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The Secret behind Tokyo Disneyland's Dazzling Success and Ability to Attract Guests Regardless of High Entry Fees

Tomoo Noguchi
Professor, Faculty of Social Sciences, Waseda University

Dazzling results in tough times

According to the White Paper of Leisure 2012 (Japan Productivity Center, October 2012), in 2011, the leisure market was 64.941 trillion yen, a decrease of 4.5% on the previous year. Of this, "Tourism and Recreation" only had a market size of about 9.22 trillion yen, a decrease of 3.2% year-on-year. Clearly, the effects of the serious and long-lasting recession, as well as the impact of the 2011 Great East Japan Earthquake, can be seen to be casting a dark shadow over the leisure industry, just as it is over other sectors.

However, one leisure facility seems to be going against the tide of these difficult times by consistently achieving good results. This facility is Tokyo Disneyland (hereinafter, "TDL") and Tokyo Disney Sea (hereinafter, "TDS"), operated by Oriental Land. The number of guests to these two theme parks for the period from April to September, 2012, was 13.25 million, the highest on record and an increase of 23.4% year-on-year. Oriental Land also produced dazzling results, with sales of 188.3 billion yen (an increase of 27.2% on the previous year), and posted its best ever net profits of 25.5 billion yen (an increase of 194.3%) for the period.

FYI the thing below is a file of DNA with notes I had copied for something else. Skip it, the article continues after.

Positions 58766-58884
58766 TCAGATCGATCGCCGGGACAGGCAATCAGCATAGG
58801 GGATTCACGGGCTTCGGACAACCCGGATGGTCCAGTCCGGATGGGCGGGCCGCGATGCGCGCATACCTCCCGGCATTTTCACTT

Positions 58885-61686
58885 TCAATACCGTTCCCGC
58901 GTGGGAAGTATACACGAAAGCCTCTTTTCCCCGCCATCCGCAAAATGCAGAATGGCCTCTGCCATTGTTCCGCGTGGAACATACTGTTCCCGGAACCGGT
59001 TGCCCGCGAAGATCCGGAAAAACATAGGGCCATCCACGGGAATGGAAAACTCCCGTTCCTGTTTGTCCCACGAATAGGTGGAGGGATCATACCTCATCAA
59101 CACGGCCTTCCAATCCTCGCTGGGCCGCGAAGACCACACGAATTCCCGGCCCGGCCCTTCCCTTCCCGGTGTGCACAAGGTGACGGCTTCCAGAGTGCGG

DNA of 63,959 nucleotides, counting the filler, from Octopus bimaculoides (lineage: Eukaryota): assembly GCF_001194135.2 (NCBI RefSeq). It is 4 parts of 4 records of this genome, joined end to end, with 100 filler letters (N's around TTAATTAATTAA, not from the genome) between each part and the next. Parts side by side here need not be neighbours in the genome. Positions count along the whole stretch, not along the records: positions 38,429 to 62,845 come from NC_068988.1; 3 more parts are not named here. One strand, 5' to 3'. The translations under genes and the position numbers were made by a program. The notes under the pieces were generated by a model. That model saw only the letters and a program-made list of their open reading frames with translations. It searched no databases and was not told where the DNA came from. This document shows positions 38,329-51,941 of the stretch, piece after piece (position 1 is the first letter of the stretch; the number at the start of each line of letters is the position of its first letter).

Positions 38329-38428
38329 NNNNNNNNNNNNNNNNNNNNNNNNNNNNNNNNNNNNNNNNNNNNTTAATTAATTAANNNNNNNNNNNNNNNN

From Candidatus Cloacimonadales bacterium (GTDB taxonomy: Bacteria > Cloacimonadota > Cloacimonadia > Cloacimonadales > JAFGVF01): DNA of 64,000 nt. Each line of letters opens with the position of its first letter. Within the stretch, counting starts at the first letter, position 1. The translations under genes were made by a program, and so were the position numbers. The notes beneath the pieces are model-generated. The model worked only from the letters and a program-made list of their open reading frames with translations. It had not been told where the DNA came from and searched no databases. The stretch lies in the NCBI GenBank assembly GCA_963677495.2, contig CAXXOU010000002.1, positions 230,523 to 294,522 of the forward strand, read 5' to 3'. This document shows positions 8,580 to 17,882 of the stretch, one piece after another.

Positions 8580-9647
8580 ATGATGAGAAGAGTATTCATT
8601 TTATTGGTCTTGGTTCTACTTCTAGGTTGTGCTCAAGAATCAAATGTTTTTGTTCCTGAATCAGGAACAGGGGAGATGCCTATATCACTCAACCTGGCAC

In these difficult times, this entertainment facility which originated from America is self-righteously treading the path of its own unique success story. What is the source of its appeal, which is enabling it to seize the hearts and minds of Japanese consumers? I would like here to consider the secret of its success from the perspective of branding.

The fusion of stories with reality

Brand recognition and brand association are components used to construct the image aspect of brand value. The former is the level to which consumers know about a brand, while the latter is the impressions fostered by a brand. In the case of the Disneyland brand, there is hardly anyone who has not heard of its founder, the animator Walt Disney, so that the level of brand recognition is extremely high, and therefore the brand value in this regard is at a high level to begin with.

Moreover, TDL and TDS are referred to as "theme parks" and just as this naming suggests, each attraction is provided with its own theme and story. For example, the popular TDL attraction, Pooh's Hunny Hunt involves Pooh bear going on a journey to search for honey with his friends, and TDS's Indiana Jones Adventure: Temple of the Crystal Skull sees Dr. Jones exploring a temple in a search for the wellspring of youth. In this way, each attraction has its own accompanying motif that forms its background.

In this manner, unique impressions (brand association) contained within an existing story are fused with the real-life aspects of the attraction, to realize an otherwise difficult-to-obtain experience, divorced from everyday life. This is backed up by the fact that there are very few so-called "thrill rides" in either park. Of course, TDL has Big Thunder Mountain, Space Mountain, and Splash Mountain, and TDS has Center of the Earth, and Raging Spirits, etc. where guests can experience the thrills of roller coasters. But even these are connected to some sort of story and, unlike DODONPA at Fuji-Q Highland or Nagashima Spa Land's Steel Dragon 2000, they are not made as attractions that aim only for thrills or which try to compete over the sense of speed or fear generated.